USCIS Announces New COVID-19 Vaccination Requirement for Immigration Medical Examinations

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Mintz - Immigration Viewpoints

Starting on October 1, 2021, any applicant for lawful permanent residence and other categories that require the immigration medical examination must be fully vaccinated against COVID-19. USCIS will implement this requirement by mandating proof of fully vaccinated status before a USCIS-approved civil surgeon can complete an immigration medical examination and sign Form I-693, Report of Medical Examination and Vaccination Record on behalf of an applicant.

U.S. Citizenship and Immigration Services (USCIS) announced that it is updating its policy guidance to incorporate the CDC’s August 17, 2021 instructions to civil surgeons. That update requires applicants subject to the immigration medical examination to be “fully” vaccinated against COVID-19. Currently, this means having received two doses of the Pfizer or Moderna vaccines or one dose of the Johnson & Johnson vaccine. Applicants will be required to provide documentation of vaccination to the civil surgeon before completion of the immigration medical examination.

The immigration medical examination is most commonly required of lawful permanent residence (“green card”) applicants to show they are free from any conditions that would render them inadmissible under health-related grounds. USCIS designates eligible physicians as civil surgeons to perform this immigration medical examination for applicants within the United States and to document the results. Failure to have completed the vaccination could result in a denial of the lawful permanent residence application by USCIS. This change adds COVID-19 to the list of diseases against which lawful permanent residence applicants must be vaccinated.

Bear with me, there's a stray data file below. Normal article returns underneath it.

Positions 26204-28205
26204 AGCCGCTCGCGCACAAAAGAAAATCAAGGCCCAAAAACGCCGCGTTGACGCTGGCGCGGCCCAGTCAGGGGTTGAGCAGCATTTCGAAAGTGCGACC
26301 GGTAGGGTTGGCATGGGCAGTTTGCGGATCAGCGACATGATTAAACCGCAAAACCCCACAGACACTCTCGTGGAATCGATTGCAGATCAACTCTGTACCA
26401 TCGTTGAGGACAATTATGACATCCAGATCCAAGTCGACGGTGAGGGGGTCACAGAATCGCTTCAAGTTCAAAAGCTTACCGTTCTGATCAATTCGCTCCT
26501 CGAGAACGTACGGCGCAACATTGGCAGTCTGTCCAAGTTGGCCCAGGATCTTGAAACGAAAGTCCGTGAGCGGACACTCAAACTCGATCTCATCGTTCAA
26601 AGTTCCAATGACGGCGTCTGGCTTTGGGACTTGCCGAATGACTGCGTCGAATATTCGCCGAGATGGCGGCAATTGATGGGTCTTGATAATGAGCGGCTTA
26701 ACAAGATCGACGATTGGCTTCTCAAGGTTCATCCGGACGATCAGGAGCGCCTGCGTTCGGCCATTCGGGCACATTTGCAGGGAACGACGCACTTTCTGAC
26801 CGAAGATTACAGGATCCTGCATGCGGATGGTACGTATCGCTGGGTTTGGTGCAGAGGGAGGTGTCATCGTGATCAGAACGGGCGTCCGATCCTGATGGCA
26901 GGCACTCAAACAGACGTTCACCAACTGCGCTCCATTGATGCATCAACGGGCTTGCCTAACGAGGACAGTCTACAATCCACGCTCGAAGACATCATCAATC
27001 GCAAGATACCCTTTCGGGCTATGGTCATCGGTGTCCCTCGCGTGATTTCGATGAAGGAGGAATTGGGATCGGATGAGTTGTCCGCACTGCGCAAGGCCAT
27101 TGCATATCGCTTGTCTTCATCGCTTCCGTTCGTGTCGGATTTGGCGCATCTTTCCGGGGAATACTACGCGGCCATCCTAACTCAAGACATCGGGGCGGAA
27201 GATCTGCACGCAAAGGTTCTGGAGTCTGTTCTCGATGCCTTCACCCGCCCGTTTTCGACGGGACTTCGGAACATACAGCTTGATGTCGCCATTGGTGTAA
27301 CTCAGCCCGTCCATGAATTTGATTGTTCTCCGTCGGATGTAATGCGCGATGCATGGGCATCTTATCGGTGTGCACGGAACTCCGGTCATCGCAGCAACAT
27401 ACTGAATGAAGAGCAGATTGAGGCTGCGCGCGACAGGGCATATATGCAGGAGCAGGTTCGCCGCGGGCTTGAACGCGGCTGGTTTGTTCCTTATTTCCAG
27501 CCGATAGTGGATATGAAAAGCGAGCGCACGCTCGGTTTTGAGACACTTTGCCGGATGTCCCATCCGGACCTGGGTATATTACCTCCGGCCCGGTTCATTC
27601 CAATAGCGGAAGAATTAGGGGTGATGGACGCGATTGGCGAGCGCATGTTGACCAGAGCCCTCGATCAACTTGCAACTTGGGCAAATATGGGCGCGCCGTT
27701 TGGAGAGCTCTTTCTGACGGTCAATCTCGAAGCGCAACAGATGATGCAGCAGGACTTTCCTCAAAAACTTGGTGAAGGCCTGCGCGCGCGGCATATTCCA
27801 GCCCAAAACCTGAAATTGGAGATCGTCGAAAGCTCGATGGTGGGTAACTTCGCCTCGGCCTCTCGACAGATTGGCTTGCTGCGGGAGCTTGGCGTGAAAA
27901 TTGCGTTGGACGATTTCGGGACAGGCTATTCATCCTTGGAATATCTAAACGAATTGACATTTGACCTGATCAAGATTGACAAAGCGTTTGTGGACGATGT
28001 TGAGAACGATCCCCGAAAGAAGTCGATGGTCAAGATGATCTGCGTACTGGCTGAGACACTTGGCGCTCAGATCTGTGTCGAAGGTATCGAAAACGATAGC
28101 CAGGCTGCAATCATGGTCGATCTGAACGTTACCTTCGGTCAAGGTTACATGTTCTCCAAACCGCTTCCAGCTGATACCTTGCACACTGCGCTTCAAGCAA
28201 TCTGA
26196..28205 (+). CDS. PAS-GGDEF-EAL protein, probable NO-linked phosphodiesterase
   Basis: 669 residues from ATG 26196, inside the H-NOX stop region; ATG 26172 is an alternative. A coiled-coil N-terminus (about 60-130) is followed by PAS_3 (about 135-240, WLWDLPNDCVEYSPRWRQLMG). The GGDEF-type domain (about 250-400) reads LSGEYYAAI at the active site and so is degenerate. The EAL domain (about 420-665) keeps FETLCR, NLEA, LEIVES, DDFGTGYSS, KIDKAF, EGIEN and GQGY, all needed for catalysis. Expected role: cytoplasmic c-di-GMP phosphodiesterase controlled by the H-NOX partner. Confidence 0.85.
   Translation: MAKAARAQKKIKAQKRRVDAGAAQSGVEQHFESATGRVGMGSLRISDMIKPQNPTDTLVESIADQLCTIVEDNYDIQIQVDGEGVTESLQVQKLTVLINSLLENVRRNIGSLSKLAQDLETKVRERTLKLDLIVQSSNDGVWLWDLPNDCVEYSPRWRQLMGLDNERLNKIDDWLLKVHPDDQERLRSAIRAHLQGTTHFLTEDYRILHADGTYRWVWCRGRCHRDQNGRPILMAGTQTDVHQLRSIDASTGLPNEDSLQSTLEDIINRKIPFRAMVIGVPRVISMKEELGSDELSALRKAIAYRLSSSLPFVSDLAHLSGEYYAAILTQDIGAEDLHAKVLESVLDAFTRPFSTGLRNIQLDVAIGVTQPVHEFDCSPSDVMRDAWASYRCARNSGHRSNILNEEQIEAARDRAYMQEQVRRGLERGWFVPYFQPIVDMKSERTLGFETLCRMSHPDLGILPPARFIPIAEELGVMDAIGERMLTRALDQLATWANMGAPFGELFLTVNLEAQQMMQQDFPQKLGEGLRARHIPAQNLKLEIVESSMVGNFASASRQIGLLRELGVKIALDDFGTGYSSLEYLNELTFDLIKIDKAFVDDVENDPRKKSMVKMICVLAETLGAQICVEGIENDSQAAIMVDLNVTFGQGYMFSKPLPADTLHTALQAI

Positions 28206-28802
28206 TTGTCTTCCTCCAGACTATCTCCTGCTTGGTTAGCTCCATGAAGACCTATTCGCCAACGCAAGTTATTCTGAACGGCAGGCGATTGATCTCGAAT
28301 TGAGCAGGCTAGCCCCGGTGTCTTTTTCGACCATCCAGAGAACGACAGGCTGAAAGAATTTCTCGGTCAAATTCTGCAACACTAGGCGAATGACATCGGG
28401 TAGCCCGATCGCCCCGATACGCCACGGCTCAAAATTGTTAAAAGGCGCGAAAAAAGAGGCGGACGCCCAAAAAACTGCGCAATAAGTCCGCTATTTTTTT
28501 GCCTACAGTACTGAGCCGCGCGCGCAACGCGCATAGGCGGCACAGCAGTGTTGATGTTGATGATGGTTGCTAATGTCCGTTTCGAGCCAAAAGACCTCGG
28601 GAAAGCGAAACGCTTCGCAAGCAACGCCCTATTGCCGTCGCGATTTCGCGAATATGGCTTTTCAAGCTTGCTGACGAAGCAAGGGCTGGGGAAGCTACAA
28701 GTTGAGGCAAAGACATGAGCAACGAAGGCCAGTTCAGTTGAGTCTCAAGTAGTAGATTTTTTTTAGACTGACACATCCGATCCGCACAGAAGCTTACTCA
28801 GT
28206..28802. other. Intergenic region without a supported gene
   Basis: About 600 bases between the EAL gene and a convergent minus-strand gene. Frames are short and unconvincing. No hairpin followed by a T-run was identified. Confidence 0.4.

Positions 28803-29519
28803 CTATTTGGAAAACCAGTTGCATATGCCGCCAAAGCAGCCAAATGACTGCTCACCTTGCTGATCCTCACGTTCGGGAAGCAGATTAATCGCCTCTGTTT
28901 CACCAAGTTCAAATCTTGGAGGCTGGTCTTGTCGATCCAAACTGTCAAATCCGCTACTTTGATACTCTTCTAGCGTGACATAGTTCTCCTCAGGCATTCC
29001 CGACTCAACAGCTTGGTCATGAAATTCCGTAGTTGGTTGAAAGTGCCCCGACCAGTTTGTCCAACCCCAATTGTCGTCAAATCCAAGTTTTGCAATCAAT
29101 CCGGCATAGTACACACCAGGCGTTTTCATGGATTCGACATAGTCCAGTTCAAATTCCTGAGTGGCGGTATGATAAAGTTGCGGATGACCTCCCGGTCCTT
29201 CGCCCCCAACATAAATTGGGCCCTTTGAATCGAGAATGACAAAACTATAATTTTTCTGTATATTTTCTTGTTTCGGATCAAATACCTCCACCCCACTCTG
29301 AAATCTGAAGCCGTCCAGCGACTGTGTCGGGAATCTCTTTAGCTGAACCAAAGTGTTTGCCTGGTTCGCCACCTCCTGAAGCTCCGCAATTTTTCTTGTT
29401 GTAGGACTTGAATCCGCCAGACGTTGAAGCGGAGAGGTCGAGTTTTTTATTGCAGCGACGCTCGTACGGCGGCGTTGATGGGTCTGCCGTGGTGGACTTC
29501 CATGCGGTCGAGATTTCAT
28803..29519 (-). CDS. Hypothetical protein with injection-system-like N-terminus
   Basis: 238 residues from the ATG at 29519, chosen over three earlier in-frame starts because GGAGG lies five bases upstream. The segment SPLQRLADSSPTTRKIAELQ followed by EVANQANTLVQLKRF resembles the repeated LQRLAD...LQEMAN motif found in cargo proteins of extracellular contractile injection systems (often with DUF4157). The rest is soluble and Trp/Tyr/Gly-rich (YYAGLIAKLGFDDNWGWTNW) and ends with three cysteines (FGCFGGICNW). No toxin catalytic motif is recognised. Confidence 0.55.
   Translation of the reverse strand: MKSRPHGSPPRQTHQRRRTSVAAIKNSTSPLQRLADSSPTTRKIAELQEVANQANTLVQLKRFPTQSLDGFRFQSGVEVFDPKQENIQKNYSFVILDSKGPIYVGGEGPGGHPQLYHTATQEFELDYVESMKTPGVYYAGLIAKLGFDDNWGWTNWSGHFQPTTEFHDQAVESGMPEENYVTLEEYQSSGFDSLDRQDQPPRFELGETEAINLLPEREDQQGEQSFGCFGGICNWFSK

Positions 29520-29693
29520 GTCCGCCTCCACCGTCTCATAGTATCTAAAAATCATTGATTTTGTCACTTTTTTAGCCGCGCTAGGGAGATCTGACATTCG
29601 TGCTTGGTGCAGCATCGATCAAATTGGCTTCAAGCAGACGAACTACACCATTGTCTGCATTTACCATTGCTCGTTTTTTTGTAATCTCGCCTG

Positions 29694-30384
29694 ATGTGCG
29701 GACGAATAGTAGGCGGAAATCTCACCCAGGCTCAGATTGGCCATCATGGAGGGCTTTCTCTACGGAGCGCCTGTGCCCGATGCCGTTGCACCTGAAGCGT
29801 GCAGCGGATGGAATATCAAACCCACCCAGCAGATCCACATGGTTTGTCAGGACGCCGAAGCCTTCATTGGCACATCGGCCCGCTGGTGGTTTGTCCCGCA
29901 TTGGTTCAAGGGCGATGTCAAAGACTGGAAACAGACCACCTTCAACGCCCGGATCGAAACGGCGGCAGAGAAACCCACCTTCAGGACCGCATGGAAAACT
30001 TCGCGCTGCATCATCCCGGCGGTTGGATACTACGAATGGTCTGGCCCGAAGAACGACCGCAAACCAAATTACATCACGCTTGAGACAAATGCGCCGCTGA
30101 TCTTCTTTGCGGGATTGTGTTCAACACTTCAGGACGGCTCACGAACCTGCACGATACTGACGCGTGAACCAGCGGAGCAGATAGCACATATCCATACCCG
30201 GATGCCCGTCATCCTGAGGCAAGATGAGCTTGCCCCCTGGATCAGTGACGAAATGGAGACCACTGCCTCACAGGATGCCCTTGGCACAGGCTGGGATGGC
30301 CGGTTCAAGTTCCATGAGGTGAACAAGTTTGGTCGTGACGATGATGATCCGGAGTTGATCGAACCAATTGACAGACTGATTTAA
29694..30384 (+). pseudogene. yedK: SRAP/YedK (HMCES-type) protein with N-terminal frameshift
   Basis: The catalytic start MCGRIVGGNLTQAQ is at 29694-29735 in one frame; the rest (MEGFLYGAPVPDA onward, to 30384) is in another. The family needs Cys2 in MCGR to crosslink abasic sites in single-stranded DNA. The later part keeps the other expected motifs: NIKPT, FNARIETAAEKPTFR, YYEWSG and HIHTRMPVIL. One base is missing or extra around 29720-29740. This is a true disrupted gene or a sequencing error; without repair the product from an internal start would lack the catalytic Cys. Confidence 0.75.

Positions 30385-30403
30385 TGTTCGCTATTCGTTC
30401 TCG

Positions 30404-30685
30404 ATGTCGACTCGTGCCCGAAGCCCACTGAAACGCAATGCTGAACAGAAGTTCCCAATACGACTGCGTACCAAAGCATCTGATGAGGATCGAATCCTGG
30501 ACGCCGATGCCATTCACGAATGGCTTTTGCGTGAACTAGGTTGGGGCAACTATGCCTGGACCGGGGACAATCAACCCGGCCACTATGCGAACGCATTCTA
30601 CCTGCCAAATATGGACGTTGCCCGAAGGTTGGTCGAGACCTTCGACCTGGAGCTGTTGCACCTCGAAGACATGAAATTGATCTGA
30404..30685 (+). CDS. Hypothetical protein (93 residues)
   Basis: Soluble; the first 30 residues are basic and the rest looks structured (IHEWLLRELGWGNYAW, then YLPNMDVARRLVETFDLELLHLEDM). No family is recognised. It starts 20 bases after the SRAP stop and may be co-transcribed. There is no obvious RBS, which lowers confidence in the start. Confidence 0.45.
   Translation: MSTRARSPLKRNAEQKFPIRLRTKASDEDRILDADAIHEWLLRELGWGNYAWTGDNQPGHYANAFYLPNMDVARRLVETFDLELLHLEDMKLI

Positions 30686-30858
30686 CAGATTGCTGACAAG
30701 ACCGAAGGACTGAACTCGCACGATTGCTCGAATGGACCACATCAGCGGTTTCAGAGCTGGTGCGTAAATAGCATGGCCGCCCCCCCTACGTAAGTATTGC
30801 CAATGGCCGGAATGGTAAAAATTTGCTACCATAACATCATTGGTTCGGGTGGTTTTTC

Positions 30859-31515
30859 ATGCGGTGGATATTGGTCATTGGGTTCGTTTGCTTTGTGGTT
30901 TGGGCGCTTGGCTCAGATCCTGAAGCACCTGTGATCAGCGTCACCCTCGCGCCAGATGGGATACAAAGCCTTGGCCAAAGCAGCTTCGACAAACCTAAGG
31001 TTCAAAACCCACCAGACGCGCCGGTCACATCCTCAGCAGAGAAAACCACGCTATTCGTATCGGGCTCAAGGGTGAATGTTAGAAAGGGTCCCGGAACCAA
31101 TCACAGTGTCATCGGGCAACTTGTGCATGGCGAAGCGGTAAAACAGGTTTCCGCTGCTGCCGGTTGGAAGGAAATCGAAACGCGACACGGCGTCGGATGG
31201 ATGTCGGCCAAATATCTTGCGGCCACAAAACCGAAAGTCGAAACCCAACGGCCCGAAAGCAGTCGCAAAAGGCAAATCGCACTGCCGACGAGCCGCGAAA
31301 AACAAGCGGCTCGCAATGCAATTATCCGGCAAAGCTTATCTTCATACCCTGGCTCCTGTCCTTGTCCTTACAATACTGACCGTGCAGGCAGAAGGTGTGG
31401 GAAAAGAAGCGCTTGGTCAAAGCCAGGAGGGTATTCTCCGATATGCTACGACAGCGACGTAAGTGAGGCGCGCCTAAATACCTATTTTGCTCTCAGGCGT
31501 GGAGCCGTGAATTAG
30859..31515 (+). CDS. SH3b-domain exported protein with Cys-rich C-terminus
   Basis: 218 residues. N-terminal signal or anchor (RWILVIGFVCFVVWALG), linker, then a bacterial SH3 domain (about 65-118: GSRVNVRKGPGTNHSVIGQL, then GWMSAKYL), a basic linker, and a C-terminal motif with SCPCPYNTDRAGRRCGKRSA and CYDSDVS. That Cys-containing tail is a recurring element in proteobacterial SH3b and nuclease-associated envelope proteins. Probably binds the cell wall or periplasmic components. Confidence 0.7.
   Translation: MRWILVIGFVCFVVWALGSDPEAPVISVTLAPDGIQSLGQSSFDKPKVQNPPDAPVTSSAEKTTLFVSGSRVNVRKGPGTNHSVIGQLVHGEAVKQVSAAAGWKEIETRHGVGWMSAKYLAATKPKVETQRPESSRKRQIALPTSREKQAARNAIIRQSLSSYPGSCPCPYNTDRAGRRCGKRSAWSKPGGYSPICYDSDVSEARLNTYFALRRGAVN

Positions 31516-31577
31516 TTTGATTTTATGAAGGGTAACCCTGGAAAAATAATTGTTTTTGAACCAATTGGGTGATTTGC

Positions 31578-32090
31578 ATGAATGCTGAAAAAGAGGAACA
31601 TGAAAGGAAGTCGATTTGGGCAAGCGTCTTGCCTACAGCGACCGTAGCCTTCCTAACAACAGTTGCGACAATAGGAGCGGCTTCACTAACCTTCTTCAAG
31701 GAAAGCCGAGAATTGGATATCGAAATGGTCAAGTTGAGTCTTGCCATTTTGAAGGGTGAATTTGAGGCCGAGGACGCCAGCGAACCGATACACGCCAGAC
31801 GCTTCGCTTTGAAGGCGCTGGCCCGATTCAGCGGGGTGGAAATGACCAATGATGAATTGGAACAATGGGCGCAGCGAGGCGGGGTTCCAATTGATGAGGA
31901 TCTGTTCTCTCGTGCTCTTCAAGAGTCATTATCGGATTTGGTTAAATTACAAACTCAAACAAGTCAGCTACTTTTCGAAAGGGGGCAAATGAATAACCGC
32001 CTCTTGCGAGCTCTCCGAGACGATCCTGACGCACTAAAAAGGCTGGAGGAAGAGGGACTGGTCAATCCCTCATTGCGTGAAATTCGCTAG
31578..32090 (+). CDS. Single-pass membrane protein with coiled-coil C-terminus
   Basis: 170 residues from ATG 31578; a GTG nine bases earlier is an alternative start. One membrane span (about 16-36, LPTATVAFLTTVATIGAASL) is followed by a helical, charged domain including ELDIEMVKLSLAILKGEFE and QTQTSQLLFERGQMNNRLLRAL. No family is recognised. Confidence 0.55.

USCIS may grant a blanket waiver of the COVID-19 vaccine requirement for applicants based on one of the following conditions:

  • The applicant is below a certain age and should not receive the vaccine;
  • The applicant cannot be vaccinated due to a medical condition; or
  • Vaccines are not routinely available or are in limited supply where the civil surgeon practices.

In addition to the blanket waivers that may be implemented by USCIS, applicants may also apply for an individual waiver based on religious beliefs or moral convictions by submitting Form I-601, Application for Waiver of Grounds of Inadmissibility.

[View source.]

DISCLAIMER: Because of the generality of this update, the information provided herein may not be applicable in all situations and should not be acted upon without specific legal advice based on particular situations.

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